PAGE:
The Taliban, for its part, has pledged not to allow any group to use Afghanistan for attacks against any country.
“The US is making a peace deal with the Taliban, but we fear Daesh will be the next group that will expand its activities and there will be fighting for an uncertain future,” Kabul shopkeeper Rahim Dad said. “There will be peace with one group, but war with another. That means we won’t have peace, even if America and the Taliban make peace,” he added.
Ghani blamed the Taliban for the attack, saying it had given rise to extremist networks such as Daesh.
The Taliban, whose fighters have battled Daesh in some parts of the country, condemned the attack and showed sympathy with the victims.
US Special Envoy Zalmay Khalilzad, who has led the US side in peace talks with the Taliban since last year, tweeted Sunday that it was time to step up efforts to end fighting.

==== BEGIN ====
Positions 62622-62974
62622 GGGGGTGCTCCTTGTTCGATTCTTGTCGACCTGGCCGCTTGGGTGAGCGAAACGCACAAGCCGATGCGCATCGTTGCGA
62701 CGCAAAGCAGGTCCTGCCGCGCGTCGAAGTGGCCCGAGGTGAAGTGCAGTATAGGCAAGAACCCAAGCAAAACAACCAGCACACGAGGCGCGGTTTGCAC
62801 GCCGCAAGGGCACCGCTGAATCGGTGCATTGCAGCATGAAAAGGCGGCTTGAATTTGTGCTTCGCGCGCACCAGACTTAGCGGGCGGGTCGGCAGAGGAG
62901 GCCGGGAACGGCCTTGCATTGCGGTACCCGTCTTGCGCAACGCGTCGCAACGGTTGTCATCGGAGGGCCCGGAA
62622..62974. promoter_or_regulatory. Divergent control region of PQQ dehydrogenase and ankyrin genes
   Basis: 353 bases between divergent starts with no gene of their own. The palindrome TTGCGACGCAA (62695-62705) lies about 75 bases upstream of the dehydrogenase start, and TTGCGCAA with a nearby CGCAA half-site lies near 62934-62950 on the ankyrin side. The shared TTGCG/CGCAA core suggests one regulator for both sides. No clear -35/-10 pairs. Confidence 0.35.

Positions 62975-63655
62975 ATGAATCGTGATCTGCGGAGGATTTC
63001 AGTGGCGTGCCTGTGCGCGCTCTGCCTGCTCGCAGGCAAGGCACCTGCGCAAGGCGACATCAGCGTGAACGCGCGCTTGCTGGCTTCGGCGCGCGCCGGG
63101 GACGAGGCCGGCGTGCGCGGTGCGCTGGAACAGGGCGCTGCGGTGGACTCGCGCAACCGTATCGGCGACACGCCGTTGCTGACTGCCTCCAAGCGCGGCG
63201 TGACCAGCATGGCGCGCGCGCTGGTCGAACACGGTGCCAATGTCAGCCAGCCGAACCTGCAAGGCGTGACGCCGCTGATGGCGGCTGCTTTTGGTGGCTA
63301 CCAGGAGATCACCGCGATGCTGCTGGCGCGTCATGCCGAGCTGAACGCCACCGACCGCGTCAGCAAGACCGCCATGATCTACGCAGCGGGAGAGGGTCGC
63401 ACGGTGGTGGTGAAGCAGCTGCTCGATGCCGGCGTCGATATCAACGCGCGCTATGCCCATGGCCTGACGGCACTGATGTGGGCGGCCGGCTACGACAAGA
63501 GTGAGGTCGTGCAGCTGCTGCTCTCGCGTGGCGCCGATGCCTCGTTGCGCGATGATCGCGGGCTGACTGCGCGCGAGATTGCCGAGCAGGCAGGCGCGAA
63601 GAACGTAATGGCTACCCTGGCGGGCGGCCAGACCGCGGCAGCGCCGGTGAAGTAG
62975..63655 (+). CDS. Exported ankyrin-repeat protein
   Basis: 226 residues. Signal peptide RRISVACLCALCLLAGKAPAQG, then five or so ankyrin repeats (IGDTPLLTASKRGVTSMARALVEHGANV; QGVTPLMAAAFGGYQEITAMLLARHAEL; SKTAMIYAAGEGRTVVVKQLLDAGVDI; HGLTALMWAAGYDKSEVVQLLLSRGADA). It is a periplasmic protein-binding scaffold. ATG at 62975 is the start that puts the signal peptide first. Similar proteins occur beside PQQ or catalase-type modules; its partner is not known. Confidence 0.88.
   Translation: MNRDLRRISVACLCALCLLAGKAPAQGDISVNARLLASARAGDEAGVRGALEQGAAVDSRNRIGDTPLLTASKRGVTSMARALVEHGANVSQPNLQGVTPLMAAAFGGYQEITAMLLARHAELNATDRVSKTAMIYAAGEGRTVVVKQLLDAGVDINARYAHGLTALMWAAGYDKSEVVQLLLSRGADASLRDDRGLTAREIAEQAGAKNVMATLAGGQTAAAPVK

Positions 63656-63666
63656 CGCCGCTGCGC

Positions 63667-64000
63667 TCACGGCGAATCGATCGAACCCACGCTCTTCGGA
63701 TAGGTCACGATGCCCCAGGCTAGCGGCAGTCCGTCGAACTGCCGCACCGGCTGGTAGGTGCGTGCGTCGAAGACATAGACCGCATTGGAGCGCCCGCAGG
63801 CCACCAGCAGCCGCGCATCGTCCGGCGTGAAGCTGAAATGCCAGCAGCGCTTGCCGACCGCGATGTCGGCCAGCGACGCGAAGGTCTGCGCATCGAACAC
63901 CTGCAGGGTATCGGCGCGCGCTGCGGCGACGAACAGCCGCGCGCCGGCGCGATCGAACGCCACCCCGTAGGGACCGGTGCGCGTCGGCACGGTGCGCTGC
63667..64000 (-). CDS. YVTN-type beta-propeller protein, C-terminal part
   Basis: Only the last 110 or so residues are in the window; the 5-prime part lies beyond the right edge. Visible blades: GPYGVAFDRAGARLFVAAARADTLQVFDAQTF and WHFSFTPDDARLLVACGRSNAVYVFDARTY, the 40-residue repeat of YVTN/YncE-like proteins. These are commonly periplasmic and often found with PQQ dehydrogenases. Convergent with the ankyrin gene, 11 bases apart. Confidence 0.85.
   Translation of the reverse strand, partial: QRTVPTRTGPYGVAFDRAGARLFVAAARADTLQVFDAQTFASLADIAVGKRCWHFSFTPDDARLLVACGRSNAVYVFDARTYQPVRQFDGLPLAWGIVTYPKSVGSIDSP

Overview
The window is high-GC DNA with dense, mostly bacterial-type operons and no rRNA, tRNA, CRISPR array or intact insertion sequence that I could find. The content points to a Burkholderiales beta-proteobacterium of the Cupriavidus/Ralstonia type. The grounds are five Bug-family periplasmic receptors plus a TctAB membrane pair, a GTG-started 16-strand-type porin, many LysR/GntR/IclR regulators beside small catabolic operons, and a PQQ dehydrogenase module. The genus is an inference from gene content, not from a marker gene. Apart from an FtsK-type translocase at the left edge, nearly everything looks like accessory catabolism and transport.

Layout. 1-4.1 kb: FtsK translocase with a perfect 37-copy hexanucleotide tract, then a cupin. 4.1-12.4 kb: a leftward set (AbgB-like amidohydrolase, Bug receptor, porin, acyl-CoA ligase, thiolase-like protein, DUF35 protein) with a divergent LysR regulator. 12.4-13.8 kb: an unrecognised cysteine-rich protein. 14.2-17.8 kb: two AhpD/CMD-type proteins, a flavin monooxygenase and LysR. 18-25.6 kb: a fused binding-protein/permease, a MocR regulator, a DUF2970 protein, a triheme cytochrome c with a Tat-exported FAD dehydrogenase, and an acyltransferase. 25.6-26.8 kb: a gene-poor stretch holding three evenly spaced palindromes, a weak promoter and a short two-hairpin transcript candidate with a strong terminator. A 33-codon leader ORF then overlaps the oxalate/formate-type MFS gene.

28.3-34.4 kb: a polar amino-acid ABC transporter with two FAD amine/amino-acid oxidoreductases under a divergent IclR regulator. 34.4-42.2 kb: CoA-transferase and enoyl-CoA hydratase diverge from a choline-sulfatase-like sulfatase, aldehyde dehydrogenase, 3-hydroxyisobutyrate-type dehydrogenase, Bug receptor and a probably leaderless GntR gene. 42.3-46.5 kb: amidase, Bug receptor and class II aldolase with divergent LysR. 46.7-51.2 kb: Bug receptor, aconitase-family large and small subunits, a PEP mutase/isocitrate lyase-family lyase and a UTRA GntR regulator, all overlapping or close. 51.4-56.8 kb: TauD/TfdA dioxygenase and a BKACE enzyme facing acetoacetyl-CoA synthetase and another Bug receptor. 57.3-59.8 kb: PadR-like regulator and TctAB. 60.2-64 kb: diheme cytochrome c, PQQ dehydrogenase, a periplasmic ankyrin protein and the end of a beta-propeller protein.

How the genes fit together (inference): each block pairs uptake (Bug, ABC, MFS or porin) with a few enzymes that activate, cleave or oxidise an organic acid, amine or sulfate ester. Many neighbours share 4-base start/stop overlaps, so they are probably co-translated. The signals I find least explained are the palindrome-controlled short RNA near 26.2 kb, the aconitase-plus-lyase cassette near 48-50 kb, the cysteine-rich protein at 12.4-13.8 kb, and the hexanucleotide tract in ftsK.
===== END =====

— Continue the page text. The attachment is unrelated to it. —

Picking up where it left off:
But the peace talks have faltered, mostly because the Taliban refuses to engage with Ghani’s government.
“We condemn Daesh (Daesh) and yesterday’s heinous attack on a Kabul wedding hall that killed scores of innocent Afghan families,” Khalilzad tweeted. “We must accelerate the #AfghanPeaceProcess including intra-Afghan negotiations. Success here will put Afghans in a much stronger position to defeat Daesh.”
There was tight security in major cities as thousands of Afghans poured onto the streets to mark the 100th independence anniversary.
But blasts in the eastern city of Jalalabad disrupted the day. Officials said at least 50 people were wounded. There was no immediate claim of responsibility for the blasts in the city, parts of which have been a Daesh bastion.